Kinect for Windows v2 SDK Updated (Now with Fusion!)


After the first release of the Kinect for Windows v2, one of the more common requests I've seen is for the Kinect Fusion tool kit. The team listened and it's now available. That and much more...

Updated preview SDK now available

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Today, we are releasing an updated version of the Kinect for Windows SDK 2.0 public preview. This new SDK includes more than 200 improvements to the core SDK. Most notably, this release delivers the much sought after Kinect Fusion tool kit, which provides higher resolution camera tracking and performance. The updated SDK also includes substantial improvements in the tooling, specifically around Visual Gesture Builder (VGB) and Kinect Studio, and it offers 10 new samples (such as Discrete Gestures Basics, Face, and HD Face Basics) to get you coding faster. All of this adds up to a substantially more stable, more feature-rich product that lets you to get serious about finalizing your applications for commercial deployment and, later this year, for availability in the Windows Store.

The SDK is free and there will be no fees for runtime licenses of commercial applications developed with the SDK.

If you’ve already downloaded the public preview, please be sure to take advantage of today’s updates. And for developers who haven’t used Kinect for Windows v2 yet, there’s no better time to get started!

The Kinect for Windows Team

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What is the Kinect Fusion? Kean Walmsley has a nice preview of it...

Kinect Fusion for Kinect for Windows 2


Some design decisions with the original KfW device also made scanning harder: the USB cable was shorter than that of Kinect for Xbox 360, weighing in at about 1.6m of attached cable with an additional 45cm between the power unit and the PC. So even with power and USB extension cables, you felt fairly constrained. I suspect the original KfW device was really only intended to work on someone’s desk: it was only when Kinect Fusion came along that the need for a longer cable became evident (and Kinect Fusion only works with Kinect for Windows devices, of course).

Thankfully this has been addressed in KfW v2: the base cable is now 2.9m with an additional 2.2m between the box that integrates power and the USB connection. So there’s really a lot more freedom to move around when scanning.

I have to admit that I wasn’t very optimistic that Kinect Fusion would be “fixed” with KfW v2: apart from anything the increased resolution of the device – both in terms of colour and depth data – just means there’s more processing to do. But somehow it does work better: I suspect that improvements such as making use of a worker thread to integrate frames coming in from the device – as well as using Parallel.For to parallelize big parts of the processing – have helped speed things up. And these are just the change obvious from the sample code: there are probably many more optimisations under-the-hood. Either way the results are impressive: with Kinect Fusion integrated into AutoCAD I can now scan objects much more reliably than I could with KfW v1.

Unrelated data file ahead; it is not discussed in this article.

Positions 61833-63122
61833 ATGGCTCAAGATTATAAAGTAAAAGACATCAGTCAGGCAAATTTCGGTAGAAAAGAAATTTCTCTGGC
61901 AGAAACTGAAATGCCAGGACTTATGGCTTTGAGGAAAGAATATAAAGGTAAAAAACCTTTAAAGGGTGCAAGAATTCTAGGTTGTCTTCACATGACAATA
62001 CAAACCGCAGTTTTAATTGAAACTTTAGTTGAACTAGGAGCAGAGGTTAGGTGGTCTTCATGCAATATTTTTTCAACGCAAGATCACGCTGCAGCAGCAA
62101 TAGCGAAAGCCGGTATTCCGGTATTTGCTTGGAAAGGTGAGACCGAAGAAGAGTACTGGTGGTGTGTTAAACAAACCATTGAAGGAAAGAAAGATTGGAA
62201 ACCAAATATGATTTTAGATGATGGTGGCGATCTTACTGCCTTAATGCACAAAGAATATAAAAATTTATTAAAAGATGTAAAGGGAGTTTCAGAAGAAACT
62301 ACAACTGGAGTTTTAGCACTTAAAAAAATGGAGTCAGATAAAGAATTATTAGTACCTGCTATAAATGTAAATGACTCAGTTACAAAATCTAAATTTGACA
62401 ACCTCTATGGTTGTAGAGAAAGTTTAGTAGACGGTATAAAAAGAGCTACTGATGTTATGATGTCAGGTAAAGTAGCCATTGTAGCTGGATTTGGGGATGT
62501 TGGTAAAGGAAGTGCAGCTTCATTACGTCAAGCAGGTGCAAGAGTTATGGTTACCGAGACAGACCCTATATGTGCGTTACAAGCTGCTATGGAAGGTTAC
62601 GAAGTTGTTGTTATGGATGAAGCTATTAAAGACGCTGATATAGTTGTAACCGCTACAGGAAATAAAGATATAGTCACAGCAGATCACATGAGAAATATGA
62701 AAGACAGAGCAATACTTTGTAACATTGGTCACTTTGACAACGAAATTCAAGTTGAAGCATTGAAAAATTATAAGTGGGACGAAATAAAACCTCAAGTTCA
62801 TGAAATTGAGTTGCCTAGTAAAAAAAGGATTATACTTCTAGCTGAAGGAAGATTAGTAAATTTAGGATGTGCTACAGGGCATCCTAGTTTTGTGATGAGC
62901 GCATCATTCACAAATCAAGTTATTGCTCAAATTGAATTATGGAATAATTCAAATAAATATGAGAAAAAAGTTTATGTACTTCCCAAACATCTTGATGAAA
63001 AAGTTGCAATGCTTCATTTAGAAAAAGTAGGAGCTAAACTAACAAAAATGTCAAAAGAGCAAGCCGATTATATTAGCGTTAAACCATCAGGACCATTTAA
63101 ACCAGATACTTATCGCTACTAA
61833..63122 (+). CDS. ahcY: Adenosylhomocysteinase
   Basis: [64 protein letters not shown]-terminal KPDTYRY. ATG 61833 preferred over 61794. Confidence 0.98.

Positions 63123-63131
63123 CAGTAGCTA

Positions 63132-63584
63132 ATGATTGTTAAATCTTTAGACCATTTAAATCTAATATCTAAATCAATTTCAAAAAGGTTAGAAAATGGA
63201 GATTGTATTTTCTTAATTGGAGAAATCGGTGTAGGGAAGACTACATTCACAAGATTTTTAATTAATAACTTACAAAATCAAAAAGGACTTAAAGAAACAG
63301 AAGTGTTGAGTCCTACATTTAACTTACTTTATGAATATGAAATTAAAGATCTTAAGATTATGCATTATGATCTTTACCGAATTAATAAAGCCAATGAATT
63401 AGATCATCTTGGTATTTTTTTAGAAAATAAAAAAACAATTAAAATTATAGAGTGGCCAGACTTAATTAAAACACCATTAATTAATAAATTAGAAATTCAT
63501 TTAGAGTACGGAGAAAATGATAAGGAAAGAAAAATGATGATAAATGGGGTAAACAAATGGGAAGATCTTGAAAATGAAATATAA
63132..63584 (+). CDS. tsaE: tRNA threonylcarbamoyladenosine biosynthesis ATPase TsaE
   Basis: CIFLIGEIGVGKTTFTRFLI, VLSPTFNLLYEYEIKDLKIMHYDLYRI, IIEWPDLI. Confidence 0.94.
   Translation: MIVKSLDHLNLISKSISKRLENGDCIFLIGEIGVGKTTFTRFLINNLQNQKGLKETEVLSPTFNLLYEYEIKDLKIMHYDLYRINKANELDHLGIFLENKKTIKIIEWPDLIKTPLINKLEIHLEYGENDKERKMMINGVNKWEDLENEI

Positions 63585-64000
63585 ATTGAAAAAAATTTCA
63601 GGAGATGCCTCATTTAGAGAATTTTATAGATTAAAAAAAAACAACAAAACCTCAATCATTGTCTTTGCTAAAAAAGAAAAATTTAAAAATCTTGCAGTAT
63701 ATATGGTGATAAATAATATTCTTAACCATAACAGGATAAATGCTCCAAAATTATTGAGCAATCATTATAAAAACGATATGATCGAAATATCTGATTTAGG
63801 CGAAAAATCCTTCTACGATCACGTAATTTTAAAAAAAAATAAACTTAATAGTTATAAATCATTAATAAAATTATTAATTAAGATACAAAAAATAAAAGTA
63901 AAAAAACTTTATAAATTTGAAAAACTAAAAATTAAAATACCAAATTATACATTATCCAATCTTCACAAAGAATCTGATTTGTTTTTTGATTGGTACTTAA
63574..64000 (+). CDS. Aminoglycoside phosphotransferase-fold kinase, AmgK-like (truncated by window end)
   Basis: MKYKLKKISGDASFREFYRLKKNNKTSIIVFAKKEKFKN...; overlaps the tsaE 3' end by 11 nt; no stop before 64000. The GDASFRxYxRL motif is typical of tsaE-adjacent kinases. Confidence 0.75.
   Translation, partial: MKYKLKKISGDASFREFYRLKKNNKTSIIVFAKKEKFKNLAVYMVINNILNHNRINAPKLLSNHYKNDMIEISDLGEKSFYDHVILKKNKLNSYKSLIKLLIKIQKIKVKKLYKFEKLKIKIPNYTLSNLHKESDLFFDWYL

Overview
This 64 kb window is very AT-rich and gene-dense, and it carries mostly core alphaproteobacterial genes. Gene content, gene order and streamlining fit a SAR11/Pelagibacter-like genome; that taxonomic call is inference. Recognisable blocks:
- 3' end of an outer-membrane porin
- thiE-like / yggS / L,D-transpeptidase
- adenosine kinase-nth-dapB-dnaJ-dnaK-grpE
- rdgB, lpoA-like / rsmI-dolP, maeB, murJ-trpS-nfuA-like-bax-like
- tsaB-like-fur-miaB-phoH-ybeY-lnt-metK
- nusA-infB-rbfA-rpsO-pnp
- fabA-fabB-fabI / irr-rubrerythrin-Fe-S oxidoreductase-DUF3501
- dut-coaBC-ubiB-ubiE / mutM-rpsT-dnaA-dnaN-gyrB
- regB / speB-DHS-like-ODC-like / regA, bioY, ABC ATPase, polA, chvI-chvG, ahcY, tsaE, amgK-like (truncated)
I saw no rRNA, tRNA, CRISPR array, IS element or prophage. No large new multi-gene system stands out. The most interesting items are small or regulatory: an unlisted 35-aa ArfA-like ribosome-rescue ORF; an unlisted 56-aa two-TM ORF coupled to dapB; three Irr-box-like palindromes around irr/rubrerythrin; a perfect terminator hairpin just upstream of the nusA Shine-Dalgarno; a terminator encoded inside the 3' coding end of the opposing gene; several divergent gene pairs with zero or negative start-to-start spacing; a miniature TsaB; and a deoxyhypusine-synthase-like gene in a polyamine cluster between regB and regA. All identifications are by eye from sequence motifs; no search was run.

You certainly still have to move the device quite slowly to make sure that tracking is maintained during the scanning process – I still get quirky results when I’m too optimistic when scanning a tricky volume – and I’d recommend scanning larger objects in sections and aggregating them afterwards. But Kinect Fusion works much better than it did, and now much more comparably inside a 3D system than with the standalone 2D samples (as Kinect Fusion also renders images of the volume being scanned for 2D host applications).

I still have some work to do to tidy up the code before posting, but it’s in fairly good shape, overall. I’m also hoping to provide the option to create a mesh – not just a point cloud – as Kinect Fusion does maintain a mesh of the capture volume internally, but we’ll see how feasible that is given the size of these captures (2-3 million points are typical).

There’s so much happening in this space, right now, with exciting mobile scanning solutions such as Project Tango on the horizon as well as seemingly every third project on Kickstarter (I exaggerate, but still). It’s hard to know what the future holds for 3D scanning technologies such as Kinect Fusion that require a desktop-class system with a decent GPU, but it’s certainly interesting to see how things are evolving.

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